Planetary heat pumps
These resources from the European Space Agency climate change initiative education resource pack allow students to learn about how the ocean circulation has an impact on the climate. This redistribution of heat around the Earth 'planetary heat pump' supplies warmer water to the poles and influences the rate at which sea ice is formed.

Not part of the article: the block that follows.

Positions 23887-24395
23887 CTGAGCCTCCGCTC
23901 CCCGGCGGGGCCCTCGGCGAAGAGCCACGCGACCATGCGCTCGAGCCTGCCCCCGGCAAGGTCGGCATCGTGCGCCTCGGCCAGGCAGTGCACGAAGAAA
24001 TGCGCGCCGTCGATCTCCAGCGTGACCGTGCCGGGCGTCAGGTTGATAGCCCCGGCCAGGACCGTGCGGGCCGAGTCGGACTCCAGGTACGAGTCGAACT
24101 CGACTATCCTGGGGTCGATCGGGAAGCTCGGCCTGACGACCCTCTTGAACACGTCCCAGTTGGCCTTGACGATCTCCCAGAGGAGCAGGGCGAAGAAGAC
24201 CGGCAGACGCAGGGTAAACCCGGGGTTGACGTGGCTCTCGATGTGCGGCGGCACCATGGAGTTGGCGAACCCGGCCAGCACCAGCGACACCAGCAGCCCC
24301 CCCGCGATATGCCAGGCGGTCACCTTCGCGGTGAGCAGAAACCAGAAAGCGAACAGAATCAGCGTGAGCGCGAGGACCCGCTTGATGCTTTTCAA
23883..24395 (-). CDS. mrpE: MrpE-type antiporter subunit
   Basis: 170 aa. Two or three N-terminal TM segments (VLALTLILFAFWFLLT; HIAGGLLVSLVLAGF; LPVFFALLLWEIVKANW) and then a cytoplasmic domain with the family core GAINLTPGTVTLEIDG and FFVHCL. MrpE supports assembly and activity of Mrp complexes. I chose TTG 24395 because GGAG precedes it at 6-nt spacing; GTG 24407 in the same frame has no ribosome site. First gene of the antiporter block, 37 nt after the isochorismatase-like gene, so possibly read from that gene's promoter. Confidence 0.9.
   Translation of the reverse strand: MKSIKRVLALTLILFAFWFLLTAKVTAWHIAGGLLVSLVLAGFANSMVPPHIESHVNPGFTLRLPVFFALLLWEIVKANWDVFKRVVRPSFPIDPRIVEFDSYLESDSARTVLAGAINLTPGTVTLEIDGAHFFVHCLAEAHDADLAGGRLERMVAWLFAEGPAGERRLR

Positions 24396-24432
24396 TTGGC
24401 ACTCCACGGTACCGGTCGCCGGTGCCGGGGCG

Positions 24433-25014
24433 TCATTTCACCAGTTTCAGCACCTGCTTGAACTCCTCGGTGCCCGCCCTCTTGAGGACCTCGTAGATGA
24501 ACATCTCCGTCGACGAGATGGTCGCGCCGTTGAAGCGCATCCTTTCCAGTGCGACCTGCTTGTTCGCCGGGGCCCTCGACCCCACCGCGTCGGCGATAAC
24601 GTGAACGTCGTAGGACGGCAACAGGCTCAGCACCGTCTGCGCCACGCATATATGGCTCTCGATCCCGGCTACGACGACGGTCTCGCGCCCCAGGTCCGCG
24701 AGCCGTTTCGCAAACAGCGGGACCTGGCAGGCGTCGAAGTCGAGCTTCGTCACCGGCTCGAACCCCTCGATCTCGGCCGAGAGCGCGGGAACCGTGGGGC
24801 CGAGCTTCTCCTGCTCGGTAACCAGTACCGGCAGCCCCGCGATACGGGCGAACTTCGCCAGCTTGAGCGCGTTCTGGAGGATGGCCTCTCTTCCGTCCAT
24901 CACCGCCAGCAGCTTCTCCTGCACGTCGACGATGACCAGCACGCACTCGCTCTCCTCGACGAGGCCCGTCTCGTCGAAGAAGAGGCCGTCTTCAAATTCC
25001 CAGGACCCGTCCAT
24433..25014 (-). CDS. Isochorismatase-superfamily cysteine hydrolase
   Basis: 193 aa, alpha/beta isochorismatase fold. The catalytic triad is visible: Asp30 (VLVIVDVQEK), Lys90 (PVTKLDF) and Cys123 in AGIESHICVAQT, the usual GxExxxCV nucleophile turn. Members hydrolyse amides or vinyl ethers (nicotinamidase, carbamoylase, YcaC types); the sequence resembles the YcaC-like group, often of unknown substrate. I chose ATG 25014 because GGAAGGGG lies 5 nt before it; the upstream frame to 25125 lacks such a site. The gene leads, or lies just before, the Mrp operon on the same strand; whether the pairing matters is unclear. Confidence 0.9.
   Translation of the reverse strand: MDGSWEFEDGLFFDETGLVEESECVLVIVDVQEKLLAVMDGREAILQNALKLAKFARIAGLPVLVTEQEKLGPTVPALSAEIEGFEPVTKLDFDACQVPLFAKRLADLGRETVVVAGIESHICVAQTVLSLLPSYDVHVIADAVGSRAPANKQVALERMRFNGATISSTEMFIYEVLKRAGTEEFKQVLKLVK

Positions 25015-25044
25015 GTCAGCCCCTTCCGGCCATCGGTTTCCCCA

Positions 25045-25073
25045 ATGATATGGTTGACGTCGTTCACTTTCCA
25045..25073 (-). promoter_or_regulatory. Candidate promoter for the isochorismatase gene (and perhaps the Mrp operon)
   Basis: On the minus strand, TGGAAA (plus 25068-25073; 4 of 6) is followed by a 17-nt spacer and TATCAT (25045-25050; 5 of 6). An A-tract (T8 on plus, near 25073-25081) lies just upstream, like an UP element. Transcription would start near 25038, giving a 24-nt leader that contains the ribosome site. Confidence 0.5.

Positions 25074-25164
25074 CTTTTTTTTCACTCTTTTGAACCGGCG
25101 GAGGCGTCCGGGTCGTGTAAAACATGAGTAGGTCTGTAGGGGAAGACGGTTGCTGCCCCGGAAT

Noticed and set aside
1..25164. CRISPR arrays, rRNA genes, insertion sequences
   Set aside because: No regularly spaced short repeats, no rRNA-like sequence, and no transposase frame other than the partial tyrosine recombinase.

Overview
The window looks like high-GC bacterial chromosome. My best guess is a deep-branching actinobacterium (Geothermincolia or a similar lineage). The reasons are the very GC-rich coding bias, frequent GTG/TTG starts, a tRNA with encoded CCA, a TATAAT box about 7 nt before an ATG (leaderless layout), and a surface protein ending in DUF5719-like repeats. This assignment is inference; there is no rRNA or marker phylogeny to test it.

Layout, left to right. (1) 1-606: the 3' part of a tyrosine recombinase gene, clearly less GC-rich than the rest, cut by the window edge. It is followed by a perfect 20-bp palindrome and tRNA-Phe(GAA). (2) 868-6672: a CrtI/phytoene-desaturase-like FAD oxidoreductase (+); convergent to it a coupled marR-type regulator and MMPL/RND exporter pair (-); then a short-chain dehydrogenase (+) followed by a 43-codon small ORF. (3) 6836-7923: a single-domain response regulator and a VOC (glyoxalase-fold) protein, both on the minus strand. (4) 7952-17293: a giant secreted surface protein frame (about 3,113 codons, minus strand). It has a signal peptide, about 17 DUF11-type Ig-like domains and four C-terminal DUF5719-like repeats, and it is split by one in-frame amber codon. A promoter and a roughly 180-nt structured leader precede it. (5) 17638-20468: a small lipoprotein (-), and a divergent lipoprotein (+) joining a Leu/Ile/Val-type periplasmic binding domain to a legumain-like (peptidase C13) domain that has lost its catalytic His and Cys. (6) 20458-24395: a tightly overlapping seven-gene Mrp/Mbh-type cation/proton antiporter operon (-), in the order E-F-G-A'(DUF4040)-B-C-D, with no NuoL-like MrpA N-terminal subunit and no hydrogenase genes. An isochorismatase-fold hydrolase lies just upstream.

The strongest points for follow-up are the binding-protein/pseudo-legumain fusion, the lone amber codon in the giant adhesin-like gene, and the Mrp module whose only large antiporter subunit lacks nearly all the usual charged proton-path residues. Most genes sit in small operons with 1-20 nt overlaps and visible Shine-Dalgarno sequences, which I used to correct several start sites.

The phenomenon of global thermohaline circulation is explored in the first activity 'Planetary Heat Pumps', with students performing specific heat capacity calculations to consider how the ocean and atmosphere have such an important role in regulating the climate. The second practical investigation 'Rising and Falling Water' models the movement of water with differing temperatures that replicates ocean thermodynamics such as stratification. This is the separation of waters of different densities into distinct layers that has an impact upon the exchange of heat, carbon and oxygen so affects ecosystems greatly. The experiment can be carried out as a remote learning exercise or as a homework. The final task requires computer access as it is research based upon using the 'Climate from Space' web application to study the behaviour of the Gulf Stream. Real data can be analysed as thermal cameras on satellites can detect the temperatures of oceans across the whole world at regular intervals so by comparing trends and patterns from the Gulf stream and other areas of the North Atlantic, students can explain the links between sea surface temperatures and another climate variables. All activities can be carried out independently or as a group with all teacher notes and student worksheets provided.